The Concept of Reality and the Role of the Media in Different Theoretical Perspectives of Terrorism After 9-11.

Topics: Jacques Lacan, September 11 attacks, World Trade Center / Pages: 8 (2994 words) / Published: Oct 9th, 2008
On 11th September 2001, the whole world seemed to come to a standstill when the horrifying image of the attack on the World Trade Centre in New York blared across our screens. The event itself shook the foundations of modern society, with an impact that seemed to shatter what we know as reality. At first commentators focused on how this tragedy came about, on external factors, but not on why. Looking closely at the event and its aftermath reveals more meanings. Because it felt as though reality had been invaded, theorists questioned the very nature of reality. This essay explores the notions of various theorists on the subject of terrorism on September 11, with a focus on the concept of reality, and the role and effect of the media on that day. Through the use of theoretical frameworks social theory can provide an honest analysis. For the topic of 9-11, three theorists that have stood out and emerged most strongly are Slavoj Zizek, Jean Baudrillard, and Jacques Derrida. This essay will concentrate on and explore their theoretical perspectives to bring out both their similarities and the important differences between them.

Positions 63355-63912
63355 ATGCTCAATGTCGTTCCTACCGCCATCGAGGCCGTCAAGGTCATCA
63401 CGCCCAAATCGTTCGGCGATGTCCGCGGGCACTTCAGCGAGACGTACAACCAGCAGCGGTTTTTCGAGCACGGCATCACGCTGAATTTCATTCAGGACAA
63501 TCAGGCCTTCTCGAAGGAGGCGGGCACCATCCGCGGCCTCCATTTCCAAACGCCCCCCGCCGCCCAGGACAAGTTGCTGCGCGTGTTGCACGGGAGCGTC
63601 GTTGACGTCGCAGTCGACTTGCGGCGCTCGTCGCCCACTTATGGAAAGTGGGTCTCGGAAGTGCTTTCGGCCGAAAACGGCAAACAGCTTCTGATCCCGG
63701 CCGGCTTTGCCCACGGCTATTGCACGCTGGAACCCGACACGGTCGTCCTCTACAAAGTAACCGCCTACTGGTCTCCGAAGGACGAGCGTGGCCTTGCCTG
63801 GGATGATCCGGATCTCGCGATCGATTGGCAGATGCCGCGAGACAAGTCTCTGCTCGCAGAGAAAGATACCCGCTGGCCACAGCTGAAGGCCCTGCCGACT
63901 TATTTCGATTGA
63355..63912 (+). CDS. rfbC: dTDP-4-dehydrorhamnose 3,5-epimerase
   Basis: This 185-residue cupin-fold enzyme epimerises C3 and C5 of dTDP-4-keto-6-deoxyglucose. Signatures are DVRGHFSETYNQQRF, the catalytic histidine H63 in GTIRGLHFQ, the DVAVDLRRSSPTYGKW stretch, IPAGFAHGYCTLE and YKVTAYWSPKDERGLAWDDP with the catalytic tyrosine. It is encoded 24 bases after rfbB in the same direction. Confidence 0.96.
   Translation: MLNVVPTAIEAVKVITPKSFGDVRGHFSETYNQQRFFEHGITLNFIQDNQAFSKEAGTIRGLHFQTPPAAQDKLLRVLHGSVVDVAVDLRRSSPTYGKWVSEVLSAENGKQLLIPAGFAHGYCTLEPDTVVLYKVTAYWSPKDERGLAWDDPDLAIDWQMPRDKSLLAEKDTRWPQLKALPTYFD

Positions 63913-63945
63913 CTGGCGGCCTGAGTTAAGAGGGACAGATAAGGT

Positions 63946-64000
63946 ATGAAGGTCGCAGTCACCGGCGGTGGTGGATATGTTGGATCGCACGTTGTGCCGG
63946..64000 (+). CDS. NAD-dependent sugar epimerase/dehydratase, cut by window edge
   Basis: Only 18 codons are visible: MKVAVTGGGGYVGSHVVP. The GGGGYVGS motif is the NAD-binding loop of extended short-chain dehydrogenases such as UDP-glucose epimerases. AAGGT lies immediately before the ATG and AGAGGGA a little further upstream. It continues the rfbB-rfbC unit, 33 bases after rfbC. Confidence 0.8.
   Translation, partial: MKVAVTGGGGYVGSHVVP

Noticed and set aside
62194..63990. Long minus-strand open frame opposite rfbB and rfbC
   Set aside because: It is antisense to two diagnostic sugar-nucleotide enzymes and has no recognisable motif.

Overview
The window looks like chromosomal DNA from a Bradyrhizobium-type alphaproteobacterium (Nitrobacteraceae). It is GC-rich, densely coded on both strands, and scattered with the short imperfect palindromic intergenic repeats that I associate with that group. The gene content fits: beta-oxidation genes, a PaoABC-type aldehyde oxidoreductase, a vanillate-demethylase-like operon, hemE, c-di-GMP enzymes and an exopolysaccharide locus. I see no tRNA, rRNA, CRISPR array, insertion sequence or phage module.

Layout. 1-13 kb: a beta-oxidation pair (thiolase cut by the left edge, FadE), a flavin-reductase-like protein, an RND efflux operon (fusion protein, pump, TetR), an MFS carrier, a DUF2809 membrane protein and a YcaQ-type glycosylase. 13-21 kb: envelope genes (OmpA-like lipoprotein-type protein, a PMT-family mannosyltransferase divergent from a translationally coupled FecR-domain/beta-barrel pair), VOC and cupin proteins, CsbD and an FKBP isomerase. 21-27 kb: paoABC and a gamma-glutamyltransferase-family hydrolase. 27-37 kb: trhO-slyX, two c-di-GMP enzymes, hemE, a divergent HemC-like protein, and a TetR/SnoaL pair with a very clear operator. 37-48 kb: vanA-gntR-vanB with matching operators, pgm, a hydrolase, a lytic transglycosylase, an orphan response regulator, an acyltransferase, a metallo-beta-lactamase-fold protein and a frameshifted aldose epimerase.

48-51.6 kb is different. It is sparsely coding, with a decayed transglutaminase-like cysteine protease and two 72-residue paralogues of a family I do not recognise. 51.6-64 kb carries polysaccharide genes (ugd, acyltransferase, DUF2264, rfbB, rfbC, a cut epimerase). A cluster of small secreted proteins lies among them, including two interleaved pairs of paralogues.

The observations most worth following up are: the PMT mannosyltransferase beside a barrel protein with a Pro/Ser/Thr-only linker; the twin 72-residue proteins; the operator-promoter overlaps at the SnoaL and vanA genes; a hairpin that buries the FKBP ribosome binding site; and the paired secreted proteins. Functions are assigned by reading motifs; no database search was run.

Slavoj Zizek is a Lacanian-Marxist who uses the psychoanalyst theories of Lacan combined with a Marxist critique of capitalist society to form his own unique social theories. Lacan’s distinction between ‘the Real’, the Symbolic, and the Imaginary, are fundamental to Zizek’s work, especially on the issue of terrorism. Understanding these terms is essential if one is to grasp Zizek’s theories. The three terms each relate to a significant way that we experience the world. The Symbolic (or ‘the big Other’) is the realm of language, and in linguistic terms it is represented by the ‘signifier’. What this means is that the world operates on mostly a symbolic level, because life, our reality, is constructed by words. The Symbolic can be seen as the world of words that creates the world of things. Yet these words, as signifiers, have no

Cited: Baudrillard, Jean. ‘The Spirit of Terrorism’ in The Spirit of Terrorism and Other Essays. London: Verso, 2002. Derrida, Jacques. ‘Autoimmunity: Real and Symbolic Suicides (A Dialogue with Jacques Derrida)’ in Giovanna Borradori, Philosophy in a Time of Terror. Chicago: Chicago University Press, 2003. Zizek, Slavoj. Welcome to the Desert of the Real. London: Verso, 2002. ---------------- The Sublime Object of Ideology. London; New York: Verso, 1989. Online sources: ‘Slavoj Zizek’ in The Internet Encyclopaedia on Philosophy <> [accessed 13 June 2008]

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